This was a Japanese scheme promulgated by Imperial General Headquarters in Tokyo for the creation of a major offensive/defensive strategy in the Pacific (May 1943).
The plan totally ignored the implications of ‘Mi’ (ii), which had led to the Japanese naval defeat in the Battle of Midway, and also of the implications of the Guadalcanal campaign, which had led to a Japanese land defeat. The plan therefore ordained that a Japanese defensive perimeter should be established along a line from the Aleutian islands group to the Malay barrier via Wake island, the Marshall islands group, the Gilbert islands group, Nauru island, the Bismarck islands group and New Guinea, with defensive garrison bastions located in strategic areas and Admiral Isoroku Yamamoto’s (from 21 May Admiral Mineichi Koga’s) Combined Fleet based at Truk in the Caroline islands for easy movement to any threatened sector.
In the event of an Allied offensive, the Japanese plan was to draw the attack toward the nearest main force, which would thereupon destroy the attacker with the combination of land-based and carrierborne air power, Allied aircraft carriers and then troop transports being specifically identified as the primary and secondary targets for Japanese aircraft. Should the attackers managed to secure a beach-head, the Japanese defence forces would then under no circumstances allow any inland enlargement and development of the beach-head into an effective lodgement, but were to counterattack until the beach-head had been totally eliminated.
The effect of ‘Puran Z’ was thus to disperse Japanese forces in a large number of operationally defensive bastions over an area so great that effective supply and reinforcement were next to impossible as US submarine and carrierborne air strengths grew and savaged Japan’s maritime transport capability.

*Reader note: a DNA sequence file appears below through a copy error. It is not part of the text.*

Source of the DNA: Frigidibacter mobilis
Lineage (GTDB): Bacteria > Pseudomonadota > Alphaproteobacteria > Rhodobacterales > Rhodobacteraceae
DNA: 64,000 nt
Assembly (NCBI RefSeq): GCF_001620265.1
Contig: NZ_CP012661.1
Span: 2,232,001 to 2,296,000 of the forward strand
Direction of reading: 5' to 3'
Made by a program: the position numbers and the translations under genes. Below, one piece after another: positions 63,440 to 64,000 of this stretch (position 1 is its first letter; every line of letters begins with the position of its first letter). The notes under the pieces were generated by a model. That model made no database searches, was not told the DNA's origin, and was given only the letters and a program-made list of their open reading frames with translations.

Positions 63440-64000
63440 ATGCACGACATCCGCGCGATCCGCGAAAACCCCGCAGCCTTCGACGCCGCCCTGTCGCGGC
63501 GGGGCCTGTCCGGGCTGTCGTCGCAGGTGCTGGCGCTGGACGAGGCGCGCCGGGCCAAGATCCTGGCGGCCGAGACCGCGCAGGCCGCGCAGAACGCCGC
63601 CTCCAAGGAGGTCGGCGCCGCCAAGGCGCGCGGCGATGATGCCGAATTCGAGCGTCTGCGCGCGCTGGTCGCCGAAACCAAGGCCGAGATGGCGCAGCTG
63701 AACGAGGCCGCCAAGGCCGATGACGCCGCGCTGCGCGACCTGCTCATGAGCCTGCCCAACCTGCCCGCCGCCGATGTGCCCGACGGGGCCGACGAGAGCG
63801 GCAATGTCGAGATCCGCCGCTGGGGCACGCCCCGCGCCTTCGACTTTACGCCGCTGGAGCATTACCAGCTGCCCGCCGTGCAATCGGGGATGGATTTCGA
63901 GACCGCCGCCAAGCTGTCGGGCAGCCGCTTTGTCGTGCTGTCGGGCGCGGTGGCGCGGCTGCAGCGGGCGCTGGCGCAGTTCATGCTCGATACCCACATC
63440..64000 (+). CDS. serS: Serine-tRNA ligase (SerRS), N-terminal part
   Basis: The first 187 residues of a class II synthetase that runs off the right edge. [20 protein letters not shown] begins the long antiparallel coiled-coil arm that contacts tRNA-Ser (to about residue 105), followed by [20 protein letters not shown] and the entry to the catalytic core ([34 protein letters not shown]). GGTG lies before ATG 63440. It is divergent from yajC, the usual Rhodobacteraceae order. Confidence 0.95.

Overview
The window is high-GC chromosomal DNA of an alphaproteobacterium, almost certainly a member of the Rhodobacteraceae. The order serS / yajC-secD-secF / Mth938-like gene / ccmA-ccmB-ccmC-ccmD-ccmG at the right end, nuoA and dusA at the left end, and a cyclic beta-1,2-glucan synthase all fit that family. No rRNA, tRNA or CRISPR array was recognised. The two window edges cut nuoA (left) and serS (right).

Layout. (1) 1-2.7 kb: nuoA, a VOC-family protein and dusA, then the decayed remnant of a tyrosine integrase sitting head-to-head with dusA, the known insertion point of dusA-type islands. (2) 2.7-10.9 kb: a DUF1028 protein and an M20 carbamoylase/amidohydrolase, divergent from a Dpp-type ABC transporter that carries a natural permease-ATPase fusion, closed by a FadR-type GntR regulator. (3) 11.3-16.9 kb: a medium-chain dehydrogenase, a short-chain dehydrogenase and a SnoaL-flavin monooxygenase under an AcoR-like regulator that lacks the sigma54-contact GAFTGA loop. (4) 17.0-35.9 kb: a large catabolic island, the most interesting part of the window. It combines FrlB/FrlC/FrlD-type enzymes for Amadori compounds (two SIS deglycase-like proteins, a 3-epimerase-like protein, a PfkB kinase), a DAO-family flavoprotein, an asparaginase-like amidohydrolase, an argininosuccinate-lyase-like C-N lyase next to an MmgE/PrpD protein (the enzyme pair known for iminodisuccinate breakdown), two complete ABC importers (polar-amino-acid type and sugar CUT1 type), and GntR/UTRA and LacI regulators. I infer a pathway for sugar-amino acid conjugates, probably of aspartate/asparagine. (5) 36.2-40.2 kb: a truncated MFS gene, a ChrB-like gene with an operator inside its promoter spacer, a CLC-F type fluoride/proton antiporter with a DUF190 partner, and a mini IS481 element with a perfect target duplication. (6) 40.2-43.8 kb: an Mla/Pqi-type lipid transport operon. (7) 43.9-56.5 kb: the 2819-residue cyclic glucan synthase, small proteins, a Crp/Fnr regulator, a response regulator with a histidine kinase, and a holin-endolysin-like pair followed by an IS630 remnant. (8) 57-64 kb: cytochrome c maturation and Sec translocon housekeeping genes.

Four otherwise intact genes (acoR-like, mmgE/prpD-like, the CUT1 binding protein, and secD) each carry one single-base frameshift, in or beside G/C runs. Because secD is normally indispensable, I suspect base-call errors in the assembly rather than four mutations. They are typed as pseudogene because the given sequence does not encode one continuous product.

While it made sense to call on the defenders to fight a protracted battle until counter-offensive forces could be rushed in from the nearest main bastion, the Japanese plan made no allowances for the overwhelming US matériel superiority, which permitted them to deal separately with the island garrison and then with any counter-offensive force moving into the area.
Finally, the Americans merely ignored any bastions not on their direct axes of strategic advance, leaving them to be contained by secondary forces (and thus ‘to wither on the vine’) as the US forces pushed forward to their next major objective. This meant that by the end of World War II the Pacific was dotted with isolated Japanese garrisons which had contributed nothing to Japan’s war effort, and in the process starved and also in many cases suffered dreadfully from the many endemic diseases of the region. These isolated areas included the northern end of the Solomon islands chain, much of the Bismarck islands archipelago, parts of North-East New Guinea and Netherlands New Guinea, most of the Netherlands East Indies, parts of the Philippine islands group, most of the Palau islands group, all of the Caroline islands group, the northern part of the Marshall islands group, the north-western end of the Mariana islands group, the northern element of the Bonin islands group, Marcus island and Wake island.